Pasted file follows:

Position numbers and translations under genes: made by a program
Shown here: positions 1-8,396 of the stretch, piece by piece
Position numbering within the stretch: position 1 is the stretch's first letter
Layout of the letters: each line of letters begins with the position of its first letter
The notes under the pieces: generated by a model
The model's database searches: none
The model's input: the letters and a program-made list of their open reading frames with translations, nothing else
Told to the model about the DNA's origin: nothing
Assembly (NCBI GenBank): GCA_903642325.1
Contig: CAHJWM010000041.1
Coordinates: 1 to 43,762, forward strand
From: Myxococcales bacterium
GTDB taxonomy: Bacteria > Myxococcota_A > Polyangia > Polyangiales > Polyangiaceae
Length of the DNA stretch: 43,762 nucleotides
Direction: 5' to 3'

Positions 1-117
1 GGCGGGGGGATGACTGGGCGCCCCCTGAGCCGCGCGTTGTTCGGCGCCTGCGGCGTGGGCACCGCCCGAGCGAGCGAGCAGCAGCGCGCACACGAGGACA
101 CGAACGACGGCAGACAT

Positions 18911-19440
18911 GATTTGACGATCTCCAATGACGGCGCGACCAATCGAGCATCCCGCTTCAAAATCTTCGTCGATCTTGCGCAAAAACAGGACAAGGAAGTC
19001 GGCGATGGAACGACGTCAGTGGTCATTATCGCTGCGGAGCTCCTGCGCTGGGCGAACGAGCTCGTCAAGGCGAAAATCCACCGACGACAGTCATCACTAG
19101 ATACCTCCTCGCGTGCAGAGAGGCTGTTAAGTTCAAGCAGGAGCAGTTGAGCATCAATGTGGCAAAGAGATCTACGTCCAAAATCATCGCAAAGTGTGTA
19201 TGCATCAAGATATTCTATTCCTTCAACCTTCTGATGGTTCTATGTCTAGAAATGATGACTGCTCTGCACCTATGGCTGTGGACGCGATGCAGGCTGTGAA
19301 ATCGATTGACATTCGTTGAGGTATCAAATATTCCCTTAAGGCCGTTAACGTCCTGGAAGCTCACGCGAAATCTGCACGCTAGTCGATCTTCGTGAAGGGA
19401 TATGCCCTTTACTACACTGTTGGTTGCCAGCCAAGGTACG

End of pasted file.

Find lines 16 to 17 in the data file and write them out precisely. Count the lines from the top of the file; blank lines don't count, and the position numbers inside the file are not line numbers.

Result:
Positions 1-117
1 GGCGGGGGGATGACTGGGCGCCCCCTGAGCCGCGCGTTGTTCGGCGCCTGCGGCGTGGGCACCGCCCGAGCGAGCGAGCAGCAGCGCGCACACGAGGACA